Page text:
There’s a reason why ganjang gaejang (간장게장) is one of the side dishes we call 밥도둑 (bap doduk), or “rice thief” in Korean.
Smack dab in the middle of spring, we find huge bundles of beautiful bright green garlic scapes in the markets. You can pickle them in soy sauce but if you want to enjoy some right away, sautée and serve them as a banchan.
Sometime in November, or maybe early December, depending on the temperatures, Korean families will set aside a weekend for gimjang (김장), the annual kimchi-making.
Sometimes when you’re busy, you just don’t have time to boil up a new batch of soup stock.
For those of us who’ve grown up abroad, shopping at Korean grocery stores can be both a beautiful and bewildering experience. What is this root? This tangle of leaves? How can I make it delicious?
Sometimes, over here at bburi kitchen, we’re guilty of romanticizing the past. “Our ancestors ate so healthily,” we’ll sigh.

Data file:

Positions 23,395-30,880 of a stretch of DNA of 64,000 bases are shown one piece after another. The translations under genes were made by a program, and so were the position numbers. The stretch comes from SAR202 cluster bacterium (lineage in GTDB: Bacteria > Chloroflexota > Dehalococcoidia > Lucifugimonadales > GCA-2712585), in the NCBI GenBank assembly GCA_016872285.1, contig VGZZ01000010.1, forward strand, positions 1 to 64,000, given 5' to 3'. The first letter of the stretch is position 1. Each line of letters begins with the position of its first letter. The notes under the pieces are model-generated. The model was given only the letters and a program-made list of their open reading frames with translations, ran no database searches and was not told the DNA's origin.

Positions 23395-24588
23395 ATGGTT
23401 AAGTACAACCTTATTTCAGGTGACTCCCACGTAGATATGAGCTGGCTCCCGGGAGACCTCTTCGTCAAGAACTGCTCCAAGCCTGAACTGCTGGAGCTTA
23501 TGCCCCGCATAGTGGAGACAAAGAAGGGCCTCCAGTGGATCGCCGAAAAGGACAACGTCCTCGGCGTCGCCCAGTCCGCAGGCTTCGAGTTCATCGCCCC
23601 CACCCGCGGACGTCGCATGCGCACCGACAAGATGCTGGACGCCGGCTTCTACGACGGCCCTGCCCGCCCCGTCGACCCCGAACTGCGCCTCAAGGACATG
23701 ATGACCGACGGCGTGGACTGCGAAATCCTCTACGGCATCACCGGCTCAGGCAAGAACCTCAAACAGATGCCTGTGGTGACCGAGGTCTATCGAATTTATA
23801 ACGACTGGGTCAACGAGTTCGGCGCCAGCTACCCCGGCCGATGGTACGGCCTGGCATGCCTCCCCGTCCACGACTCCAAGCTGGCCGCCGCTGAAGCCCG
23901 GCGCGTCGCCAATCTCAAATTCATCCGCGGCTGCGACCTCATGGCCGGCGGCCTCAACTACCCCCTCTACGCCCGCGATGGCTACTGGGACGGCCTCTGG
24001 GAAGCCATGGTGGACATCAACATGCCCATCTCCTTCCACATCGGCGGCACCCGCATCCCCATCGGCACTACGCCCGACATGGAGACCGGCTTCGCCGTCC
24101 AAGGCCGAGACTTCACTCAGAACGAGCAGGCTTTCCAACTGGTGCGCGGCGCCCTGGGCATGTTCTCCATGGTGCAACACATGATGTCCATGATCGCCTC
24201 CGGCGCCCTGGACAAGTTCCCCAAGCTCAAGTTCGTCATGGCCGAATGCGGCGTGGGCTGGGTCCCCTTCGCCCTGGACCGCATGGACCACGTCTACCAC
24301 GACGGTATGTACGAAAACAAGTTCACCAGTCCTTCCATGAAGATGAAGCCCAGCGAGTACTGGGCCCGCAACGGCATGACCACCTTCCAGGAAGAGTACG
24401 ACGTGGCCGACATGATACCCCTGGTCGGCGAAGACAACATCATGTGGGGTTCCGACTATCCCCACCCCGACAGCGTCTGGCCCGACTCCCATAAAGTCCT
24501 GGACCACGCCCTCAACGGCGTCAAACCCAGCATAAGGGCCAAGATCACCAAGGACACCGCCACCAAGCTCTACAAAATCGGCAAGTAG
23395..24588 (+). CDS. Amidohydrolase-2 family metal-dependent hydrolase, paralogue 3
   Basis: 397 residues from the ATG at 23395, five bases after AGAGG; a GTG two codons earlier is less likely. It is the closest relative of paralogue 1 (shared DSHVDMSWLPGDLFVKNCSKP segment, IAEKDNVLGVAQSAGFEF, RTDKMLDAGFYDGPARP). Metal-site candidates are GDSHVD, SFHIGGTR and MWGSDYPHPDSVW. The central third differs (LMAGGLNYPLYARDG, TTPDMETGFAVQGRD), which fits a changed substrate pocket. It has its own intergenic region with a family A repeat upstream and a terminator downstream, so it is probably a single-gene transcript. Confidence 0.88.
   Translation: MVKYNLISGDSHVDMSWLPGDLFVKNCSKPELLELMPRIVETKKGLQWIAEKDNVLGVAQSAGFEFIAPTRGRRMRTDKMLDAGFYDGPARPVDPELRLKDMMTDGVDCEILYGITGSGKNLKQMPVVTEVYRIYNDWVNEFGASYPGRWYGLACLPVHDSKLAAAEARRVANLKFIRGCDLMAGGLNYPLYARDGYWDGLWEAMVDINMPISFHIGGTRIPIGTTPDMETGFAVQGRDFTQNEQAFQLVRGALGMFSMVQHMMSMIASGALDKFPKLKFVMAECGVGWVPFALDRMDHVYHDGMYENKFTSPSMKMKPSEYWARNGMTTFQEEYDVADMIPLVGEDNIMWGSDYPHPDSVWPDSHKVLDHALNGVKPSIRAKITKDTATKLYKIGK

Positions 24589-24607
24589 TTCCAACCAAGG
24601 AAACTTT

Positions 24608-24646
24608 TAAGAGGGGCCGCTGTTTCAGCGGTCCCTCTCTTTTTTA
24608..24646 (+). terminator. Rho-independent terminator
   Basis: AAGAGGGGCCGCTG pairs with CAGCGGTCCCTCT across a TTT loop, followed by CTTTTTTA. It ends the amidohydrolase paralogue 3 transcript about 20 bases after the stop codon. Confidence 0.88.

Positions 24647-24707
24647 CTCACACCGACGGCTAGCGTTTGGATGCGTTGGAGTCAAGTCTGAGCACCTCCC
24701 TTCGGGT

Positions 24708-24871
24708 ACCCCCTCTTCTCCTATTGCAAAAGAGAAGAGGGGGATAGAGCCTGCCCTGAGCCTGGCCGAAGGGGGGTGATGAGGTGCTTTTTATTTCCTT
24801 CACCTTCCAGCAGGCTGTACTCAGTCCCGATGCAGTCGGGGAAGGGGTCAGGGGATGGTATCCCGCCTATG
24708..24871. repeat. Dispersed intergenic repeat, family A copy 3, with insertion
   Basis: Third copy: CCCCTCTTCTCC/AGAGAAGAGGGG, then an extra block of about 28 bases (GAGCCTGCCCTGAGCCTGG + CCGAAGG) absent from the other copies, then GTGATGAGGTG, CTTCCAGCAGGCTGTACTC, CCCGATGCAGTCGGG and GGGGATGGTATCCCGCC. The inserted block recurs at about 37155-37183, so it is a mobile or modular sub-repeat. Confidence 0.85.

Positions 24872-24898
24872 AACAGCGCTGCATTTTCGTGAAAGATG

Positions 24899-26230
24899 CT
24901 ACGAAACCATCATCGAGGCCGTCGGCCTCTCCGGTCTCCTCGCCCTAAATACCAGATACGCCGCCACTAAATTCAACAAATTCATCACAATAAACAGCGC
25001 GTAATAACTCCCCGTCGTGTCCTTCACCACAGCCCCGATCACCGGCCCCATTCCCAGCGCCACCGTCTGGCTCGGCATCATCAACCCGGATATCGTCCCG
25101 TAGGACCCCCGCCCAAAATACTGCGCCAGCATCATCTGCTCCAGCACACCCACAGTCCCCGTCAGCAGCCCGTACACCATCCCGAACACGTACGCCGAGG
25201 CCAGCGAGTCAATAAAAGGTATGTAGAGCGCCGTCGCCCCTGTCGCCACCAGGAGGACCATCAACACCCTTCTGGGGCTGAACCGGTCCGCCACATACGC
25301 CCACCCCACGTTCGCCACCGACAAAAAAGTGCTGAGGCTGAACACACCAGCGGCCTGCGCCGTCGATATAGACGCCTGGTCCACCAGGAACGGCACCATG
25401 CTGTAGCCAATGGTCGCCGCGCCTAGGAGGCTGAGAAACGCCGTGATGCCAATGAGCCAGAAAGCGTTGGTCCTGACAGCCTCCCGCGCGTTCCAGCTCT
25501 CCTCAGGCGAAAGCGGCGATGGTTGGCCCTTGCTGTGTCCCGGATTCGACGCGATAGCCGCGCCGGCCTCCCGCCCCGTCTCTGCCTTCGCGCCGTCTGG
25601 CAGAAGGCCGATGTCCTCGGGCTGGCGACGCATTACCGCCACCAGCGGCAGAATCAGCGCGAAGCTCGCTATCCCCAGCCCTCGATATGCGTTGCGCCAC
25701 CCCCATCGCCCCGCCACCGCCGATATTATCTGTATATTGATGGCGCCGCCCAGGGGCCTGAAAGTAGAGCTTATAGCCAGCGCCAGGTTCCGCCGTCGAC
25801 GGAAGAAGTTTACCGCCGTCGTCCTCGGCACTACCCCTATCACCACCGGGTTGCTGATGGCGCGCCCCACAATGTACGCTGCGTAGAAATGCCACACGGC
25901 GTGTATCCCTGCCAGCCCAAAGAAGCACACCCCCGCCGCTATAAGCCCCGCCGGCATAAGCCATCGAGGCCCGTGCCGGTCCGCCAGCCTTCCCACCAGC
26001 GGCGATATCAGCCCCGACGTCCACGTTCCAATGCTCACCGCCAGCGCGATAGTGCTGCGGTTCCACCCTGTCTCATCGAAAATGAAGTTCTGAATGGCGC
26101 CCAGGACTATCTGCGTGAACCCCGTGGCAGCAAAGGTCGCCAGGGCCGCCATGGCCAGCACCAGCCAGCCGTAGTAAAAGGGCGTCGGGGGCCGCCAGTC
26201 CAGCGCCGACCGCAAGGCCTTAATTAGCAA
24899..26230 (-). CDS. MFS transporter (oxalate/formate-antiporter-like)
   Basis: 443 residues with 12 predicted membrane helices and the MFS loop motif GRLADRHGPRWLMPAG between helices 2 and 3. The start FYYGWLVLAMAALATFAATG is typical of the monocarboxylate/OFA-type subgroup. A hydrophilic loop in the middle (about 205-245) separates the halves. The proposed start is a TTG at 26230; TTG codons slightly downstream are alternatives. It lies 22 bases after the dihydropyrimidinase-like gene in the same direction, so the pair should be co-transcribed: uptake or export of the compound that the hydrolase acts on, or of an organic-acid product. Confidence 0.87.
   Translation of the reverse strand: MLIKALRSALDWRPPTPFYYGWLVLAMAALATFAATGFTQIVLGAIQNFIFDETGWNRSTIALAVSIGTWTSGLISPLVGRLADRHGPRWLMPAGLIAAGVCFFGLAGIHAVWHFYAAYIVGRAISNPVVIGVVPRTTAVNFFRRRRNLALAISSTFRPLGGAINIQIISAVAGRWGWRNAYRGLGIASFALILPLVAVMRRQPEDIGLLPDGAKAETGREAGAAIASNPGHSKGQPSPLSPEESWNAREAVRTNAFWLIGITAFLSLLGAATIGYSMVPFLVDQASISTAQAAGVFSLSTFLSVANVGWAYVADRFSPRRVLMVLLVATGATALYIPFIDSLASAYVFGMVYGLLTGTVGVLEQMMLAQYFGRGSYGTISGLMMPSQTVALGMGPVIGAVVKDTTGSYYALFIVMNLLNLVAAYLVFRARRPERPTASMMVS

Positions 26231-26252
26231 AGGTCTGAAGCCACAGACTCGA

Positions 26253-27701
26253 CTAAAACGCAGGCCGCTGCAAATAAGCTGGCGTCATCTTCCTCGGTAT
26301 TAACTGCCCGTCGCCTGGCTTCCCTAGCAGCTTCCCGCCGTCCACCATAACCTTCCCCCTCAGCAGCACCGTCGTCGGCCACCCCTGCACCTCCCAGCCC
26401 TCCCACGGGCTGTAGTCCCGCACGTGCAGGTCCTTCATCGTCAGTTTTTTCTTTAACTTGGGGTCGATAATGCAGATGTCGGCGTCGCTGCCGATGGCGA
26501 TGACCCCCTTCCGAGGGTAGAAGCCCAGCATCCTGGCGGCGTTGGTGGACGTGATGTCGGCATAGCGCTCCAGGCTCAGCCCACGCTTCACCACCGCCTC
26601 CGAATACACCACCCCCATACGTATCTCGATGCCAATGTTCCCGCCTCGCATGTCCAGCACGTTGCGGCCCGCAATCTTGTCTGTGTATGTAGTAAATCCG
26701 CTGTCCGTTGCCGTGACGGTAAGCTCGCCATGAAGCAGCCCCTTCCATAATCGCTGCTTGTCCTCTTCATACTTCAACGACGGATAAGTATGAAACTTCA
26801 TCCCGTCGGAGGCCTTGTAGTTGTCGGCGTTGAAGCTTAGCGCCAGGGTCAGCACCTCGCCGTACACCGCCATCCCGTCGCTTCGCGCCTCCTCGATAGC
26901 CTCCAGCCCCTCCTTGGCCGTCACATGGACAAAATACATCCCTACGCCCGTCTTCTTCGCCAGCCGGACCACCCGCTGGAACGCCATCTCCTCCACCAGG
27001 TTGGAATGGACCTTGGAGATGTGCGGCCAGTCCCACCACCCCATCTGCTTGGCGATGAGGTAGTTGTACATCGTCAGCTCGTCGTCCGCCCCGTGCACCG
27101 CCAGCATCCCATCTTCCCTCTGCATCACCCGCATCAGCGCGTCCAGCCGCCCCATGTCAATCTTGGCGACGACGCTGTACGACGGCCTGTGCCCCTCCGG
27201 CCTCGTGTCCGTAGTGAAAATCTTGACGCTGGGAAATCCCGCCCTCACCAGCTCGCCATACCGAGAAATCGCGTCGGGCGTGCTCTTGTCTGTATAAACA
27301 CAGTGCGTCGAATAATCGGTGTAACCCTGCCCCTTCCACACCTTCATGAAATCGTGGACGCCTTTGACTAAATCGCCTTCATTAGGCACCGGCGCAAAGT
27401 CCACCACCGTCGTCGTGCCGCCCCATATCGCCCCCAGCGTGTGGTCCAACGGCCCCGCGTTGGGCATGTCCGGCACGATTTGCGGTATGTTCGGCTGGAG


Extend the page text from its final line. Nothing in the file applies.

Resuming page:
Nogak (노각), or old cucumber, is a cucumber that is aged on the vine until it develops a thick, golden skin and crunchy flesh.
Back in the day, every household would make their own jang, those essential fermented condiments that season just about every dish in Korean cuisine.
It was a busy week at the Bburi studio—right after wrapping up a private cooking class at Mangwon Market, we got a call from Magpie Brewing.
Gae-tteok (개떡) is an easy rice cake made with fragrant green herbs.
It’s not a well-known fact that tangpyeongchae (탕평채, mung bean jelly salad) is a traditional food for Ipchun (입춘), the first day of spring.
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Seomcho (섬초, also called pohangcho, 포항초) is a wonderfully sweet, delicious winter spinach.
Pyeonsu (편수) are a kind of mandu (만두, dumpling) made with square wrappers and filled with either cucumber or ae-hobak (애호박, summer squash).
When I was working for Michelin-starred restaurants in New York City, I used to slice and deep fry lotus roots to be used as garnishes. Whenever I made these I couldn’t stop thinking about the salty and sweet soy sauce braised lotus root banchan in Korea.